Karega Settles Lawsuit Against College

The 2018 lawsuit that Joy Karega, former assistant professor of Rhetoric and Composition, filed against Oberlin College was settled Jan. 31. Karega was dismissed after posts on her personal social media accounts were characterized as anti-Semitic by the Board of Trustees and others.

The College fired Karega in November 2016, citing a failure to meet academic standards and demonstrate intellectual honesty. This decision sparked debates regarding Karega’s First Amendment rights and her position as the only Black tenure-track professor in her department. Her initial suspension began in August 2016 after her posts, including one which claimed that Israel was responsible for the terrorist bombings of 9/11, received widespread criticism on a national stage.

“In the face of Dr. Karega’s repeated refusal to acknowledge and remedy her misconduct, her continued presence undermines the mission and values of Oberlin’s academic community,” read a statement from the Board of Trustees sent to students on Nov. 15, 2016. “Thus, any sanction short of dismissal is insufficient and the Board of Trustees is compelled to take this most serious action.”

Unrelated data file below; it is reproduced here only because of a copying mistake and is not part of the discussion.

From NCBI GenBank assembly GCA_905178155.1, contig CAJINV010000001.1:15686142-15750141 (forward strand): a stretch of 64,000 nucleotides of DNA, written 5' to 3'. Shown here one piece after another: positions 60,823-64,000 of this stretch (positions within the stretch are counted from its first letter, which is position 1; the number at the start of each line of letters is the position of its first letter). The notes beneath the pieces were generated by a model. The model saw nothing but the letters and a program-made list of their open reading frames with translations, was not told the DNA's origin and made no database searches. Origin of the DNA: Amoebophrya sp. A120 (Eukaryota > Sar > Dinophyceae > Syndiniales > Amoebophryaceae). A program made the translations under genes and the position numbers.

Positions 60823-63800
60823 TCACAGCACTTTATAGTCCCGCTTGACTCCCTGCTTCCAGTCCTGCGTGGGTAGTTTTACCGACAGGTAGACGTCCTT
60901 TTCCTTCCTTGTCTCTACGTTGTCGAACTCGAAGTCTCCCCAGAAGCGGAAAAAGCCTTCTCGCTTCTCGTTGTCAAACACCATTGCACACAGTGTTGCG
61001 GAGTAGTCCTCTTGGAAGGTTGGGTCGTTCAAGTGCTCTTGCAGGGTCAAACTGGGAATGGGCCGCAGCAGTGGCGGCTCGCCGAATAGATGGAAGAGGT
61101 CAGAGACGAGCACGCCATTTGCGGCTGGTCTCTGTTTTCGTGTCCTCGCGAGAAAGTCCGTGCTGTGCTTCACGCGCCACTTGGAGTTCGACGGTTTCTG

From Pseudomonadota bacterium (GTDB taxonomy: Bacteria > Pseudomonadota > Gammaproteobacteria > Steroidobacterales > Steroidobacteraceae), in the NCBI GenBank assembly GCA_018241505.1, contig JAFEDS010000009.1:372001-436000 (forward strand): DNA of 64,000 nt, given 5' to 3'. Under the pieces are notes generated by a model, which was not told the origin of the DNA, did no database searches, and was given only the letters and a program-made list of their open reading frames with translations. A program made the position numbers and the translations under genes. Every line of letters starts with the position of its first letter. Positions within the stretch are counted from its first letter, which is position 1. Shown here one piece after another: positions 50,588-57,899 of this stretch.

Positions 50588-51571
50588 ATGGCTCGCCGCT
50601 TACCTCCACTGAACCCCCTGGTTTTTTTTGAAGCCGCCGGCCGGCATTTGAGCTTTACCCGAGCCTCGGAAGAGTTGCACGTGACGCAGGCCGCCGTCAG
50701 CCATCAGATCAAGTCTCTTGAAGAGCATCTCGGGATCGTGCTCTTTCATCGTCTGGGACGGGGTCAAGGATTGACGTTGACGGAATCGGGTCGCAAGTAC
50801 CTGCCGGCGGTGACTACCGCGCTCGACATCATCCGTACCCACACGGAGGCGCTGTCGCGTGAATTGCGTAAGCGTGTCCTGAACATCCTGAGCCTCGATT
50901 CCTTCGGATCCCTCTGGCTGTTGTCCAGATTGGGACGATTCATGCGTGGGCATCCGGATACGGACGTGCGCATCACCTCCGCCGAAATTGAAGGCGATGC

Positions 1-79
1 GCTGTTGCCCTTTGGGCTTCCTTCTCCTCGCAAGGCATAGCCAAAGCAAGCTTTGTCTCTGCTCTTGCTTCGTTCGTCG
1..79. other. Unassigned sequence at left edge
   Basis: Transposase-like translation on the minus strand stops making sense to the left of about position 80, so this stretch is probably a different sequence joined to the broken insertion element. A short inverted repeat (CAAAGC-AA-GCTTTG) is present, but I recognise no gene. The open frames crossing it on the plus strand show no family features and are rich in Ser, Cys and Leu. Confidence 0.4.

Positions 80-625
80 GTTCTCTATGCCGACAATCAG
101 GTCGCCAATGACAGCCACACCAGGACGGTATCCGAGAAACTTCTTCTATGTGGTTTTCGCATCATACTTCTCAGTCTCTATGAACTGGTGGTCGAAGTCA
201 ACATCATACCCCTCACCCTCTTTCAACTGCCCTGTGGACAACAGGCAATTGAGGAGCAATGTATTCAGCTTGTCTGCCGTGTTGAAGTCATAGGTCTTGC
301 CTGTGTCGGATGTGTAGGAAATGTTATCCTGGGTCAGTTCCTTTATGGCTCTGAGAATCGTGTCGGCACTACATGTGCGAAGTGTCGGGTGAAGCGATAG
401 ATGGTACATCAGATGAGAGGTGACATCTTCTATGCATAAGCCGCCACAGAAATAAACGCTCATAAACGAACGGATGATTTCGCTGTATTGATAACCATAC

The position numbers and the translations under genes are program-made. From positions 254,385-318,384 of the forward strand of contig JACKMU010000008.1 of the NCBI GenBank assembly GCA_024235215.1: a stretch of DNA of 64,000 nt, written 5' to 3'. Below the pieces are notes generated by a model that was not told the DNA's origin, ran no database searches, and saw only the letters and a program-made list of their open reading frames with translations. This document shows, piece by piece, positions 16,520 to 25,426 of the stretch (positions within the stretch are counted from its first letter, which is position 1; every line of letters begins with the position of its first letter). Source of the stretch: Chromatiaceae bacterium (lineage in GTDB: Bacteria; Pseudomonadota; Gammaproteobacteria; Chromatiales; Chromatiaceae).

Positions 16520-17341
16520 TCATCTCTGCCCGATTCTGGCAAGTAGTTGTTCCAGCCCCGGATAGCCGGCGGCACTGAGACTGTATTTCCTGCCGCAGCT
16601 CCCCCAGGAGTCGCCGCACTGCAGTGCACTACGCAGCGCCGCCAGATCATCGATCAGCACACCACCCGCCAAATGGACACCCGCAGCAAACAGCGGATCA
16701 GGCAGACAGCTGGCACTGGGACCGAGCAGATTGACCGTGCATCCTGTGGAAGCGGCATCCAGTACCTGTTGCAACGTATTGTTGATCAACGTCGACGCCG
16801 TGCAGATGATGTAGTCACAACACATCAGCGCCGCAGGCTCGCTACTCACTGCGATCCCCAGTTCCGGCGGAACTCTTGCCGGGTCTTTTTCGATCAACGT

Karega claimed breach of contract and employment discrimination on the basis of race and gender and leveled accusations at the College for conspiring to remove her from her position. Karega said that Oberlin officials filed false professional misconduct charges against her, solicited complaints from students, blocked Black employees from authority positions within the College, and tolerated racist language and behavior from white faculty and staff members.

Karega identified former President Marvin Krislov, former Dean of the College of Arts and Sciences Tim Elgren, and former Board of Trustees Chairman Clyde McGregor in her lawsuit against the College. The original lawsuit sought $855,000 in damages in the U.S. District Court in Cleveland. The terms of the recent settlement and the amount Karega received have not been disclosed.

Both Oberlin College and attorney Gary Benjamin, who represented Karega, declined to comment.